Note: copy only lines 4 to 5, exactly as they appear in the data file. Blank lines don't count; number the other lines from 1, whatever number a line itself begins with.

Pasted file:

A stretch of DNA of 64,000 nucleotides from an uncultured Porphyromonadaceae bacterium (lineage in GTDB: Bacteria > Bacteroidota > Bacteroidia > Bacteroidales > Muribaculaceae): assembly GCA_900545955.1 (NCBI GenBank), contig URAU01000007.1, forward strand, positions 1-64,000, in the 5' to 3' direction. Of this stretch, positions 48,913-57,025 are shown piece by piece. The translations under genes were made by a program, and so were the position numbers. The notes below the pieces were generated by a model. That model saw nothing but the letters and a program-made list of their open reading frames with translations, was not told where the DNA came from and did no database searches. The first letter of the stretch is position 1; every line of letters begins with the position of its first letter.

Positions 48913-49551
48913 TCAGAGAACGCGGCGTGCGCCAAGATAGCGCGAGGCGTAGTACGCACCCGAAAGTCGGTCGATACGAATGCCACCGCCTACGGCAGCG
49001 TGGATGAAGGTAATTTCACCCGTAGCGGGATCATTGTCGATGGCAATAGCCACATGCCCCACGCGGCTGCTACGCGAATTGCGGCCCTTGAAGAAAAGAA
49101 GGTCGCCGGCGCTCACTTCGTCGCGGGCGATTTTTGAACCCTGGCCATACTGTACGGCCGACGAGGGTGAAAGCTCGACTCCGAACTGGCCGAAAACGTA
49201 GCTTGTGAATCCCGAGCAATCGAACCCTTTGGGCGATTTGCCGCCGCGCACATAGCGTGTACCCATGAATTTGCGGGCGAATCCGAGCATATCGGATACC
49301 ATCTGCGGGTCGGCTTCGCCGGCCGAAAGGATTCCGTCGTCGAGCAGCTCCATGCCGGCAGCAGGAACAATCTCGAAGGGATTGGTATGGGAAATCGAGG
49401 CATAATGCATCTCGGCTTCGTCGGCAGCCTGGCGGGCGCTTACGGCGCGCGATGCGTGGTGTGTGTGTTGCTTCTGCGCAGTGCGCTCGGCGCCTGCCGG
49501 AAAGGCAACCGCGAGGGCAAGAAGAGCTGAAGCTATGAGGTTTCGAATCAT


49001 TGGATGAAGGTAATTTCACCCGTAGCGGGATCATTGTCGATGGCAATAGCCACATGCCCCACGCGGCTGCTACGCGAATTGCGGCCCTTGAAGAAAAGAA
49101 GGTCGCCGGCGCTCACTTCGTCGCGGGCGATTTTTGAACCCTGGCCATACTGTACGGCCGACGAGGGTGAAAGCTCGACTCCGAACTGGCCGAAAACGTA